"It was really artists and musicians, and people like David Mancuso, who just wanted to move to the city, downtown, in order to explore new ways of living in the world, and the ways you may be able to engage creatively and socially with other people," explains Lawrence. "There's all this concentrated artistic energy during the 1970s, and initially they hang out in relatively defined clusters. So, the artists hang out with the artists, the poets hang out with the poets, and the people into DJing hang out with the people into DJing. But as the decade progresses, the sheer density and concentration of living means the poets start to come into contact with the punks. Some punks start to come into contact with the DJs, and the artists start to meet the people in bands, and join the bands. And so there was this melting pot of meetings and interactions in these abandoned spaces."
One of the spaces where this cross pollination was prevalent was the Mudd Club, a hangout frequented by the likes of Alan Ginsberg, Jean-Michel Basquiat, and Vincent Gallo. Highly admired by the art and fashion crowd, the Mudd Club—an inclusive antidote to Studio 54's opulent elitism—it was a vital component in NYC's dance scene.
"You could only really understand the dance scene if you saw the way that the art punk scene and the hip hop scene also developed, and the way that all three contributed to one and other," explains Lawrence. "It became the case that I'd speak to people like (Mudd Club DJ) Anita Sarko, and they felt, I think quite rightly, that their contributions haven't being recognized—in as much as nobody had really written about them—and then on the few occasions that they do get mentioned, really in passing, they were usually characterized as rock DJs, because they played in these punk oriented clubs. But the reality is, if you look at their playlists, there's as much range and variety in those playlists as any other you could find in the book."
As well as the historical narrative, Life and Death is littered with playlists. Even if it's unapologetically rich content proves somewhat weighty, the Discogs brigade should note that the book provides a treasure trove of both classic and overlooked record recommendations, which collectively could destroy whatever upcoming Christmas or New Years' party you've somehow managed to wangle a gig at. Nonetheless, Lawrence has a healthily cautious relationship with dancefloor nostalgia.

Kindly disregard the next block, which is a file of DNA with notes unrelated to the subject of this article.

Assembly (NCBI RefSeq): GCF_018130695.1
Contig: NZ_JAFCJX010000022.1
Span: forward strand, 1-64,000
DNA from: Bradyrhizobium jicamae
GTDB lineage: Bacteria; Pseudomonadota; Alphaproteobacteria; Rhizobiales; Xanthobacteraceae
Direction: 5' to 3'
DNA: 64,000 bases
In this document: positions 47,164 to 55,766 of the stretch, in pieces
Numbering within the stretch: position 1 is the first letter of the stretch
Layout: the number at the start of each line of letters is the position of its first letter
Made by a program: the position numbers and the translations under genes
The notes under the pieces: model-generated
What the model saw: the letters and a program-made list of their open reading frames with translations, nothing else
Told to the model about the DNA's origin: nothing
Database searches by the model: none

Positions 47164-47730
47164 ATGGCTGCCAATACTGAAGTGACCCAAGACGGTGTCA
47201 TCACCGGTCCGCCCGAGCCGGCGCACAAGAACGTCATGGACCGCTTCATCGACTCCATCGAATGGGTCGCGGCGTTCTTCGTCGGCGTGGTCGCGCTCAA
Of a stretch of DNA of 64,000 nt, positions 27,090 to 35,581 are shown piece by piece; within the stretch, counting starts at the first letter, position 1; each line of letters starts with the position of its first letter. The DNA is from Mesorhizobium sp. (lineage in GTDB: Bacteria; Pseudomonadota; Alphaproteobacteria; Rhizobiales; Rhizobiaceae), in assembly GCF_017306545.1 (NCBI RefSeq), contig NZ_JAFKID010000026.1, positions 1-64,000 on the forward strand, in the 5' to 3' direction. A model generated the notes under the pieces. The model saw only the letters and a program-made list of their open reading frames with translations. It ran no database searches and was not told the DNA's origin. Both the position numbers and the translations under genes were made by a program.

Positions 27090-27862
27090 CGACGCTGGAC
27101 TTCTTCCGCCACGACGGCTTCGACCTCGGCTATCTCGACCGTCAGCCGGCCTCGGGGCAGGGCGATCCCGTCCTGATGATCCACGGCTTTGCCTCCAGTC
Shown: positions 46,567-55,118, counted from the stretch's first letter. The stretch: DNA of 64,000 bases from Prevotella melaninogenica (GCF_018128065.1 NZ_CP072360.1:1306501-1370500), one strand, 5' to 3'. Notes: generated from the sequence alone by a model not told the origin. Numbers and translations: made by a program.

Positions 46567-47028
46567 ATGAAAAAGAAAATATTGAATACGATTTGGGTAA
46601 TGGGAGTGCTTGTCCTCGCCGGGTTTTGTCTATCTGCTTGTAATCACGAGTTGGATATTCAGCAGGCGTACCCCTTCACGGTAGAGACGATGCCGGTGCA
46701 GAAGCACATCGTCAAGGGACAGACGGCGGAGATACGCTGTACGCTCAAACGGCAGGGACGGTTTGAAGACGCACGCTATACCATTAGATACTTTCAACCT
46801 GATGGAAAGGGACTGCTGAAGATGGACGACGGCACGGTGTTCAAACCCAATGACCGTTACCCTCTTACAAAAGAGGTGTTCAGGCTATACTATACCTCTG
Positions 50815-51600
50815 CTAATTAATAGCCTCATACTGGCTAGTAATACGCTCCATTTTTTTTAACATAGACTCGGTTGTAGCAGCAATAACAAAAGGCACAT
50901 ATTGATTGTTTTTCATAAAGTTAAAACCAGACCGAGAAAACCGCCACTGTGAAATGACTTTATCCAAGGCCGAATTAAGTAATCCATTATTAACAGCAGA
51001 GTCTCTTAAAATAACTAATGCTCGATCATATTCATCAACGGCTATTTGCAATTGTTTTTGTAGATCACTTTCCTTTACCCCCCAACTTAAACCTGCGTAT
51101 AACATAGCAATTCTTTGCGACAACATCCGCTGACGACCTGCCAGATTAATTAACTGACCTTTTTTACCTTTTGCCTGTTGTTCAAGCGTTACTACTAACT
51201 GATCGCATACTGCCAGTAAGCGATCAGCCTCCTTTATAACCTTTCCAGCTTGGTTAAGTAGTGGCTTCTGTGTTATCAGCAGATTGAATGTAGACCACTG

"I try not to get too nostalgic about this period. I try to bring up the tougher aspects, the multi-layered experience of living in New York at this point", he acknowledges. The book doesn't gloss over some of the racism evident in the early years of the Mudd Club, the problematic establishment of gay nights for exclusively white crowds, or indeed, the eventual, heartbreaking arrival of AIDS, the looming "death" of the book's title. Still, Lawrence is respectably keen to stress that even a writer as painstaking as himself can't possibly tell every side to every story.
"It's only anecdotal, but even during the research and writing of Love Saves The Day, people were telling me that the peak of the Paradise Garage for them was about 1983, and it started to decline from then," he recalls. "Now, if you were a person going to the Garage for the first time between 1984 and 1987, you're not going to think this is a venue in decline, you're going to think this is the best venue you've ever been to in your life—and you would be right. So these things are always relative. But even within the scene, there was a sense of things beginning to turn in that year. You can see that all sorts of things are changing in New York in 1983 and 1984, it sort of becomes a city and a culture under attack. And things change when you're under attack."